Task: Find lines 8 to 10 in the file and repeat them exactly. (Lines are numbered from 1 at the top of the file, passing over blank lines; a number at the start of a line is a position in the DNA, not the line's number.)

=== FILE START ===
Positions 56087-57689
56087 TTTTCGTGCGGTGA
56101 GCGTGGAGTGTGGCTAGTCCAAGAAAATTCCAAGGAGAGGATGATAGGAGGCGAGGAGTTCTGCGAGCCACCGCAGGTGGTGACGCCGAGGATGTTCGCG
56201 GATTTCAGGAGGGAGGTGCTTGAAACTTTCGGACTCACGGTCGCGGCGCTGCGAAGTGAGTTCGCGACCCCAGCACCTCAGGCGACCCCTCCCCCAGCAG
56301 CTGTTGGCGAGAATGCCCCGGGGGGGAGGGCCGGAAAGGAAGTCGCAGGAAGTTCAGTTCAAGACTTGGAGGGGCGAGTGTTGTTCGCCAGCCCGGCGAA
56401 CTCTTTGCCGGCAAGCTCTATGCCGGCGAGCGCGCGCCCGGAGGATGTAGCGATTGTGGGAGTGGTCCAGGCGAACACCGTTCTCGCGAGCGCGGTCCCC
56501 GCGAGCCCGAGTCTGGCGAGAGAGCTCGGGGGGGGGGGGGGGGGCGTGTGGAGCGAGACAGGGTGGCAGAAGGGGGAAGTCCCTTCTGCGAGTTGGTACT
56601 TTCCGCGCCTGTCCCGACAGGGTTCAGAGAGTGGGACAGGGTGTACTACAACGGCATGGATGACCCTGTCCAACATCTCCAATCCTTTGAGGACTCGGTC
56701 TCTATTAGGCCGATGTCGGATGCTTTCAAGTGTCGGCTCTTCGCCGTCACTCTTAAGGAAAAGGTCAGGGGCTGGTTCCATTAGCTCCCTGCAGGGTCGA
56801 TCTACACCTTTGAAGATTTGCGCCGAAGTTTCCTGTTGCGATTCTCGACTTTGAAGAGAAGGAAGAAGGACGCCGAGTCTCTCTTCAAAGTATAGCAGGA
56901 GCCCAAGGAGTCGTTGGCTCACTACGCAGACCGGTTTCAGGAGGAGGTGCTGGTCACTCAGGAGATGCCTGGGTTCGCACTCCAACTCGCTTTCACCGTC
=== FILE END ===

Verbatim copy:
56601 TTCCGCGCCTGTCCCGACAGGGTTCAGAGAGTGGGACAGGGTGTACTACAACGGCATGGATGACCCTGTCCAACATCTCCAATCCTTTGAGGACTCGGTC
56701 TCTATTAGGCCGATGTCGGATGCTTTCAAGTGTCGGCTCTTCGCCGTCACTCTTAAGGAAAAGGTCAGGGGCTGGTTCCATTAGCTCCCTGCAGGGTCGA
56801 TCTACACCTTTGAAGATTTGCGCCGAAGTTTCCTGTTGCGATTCTCGACTTTGAAGAGAAGGAAGAAGGACGCCGAGTCTCTCTTCAAAGTATAGCAGGA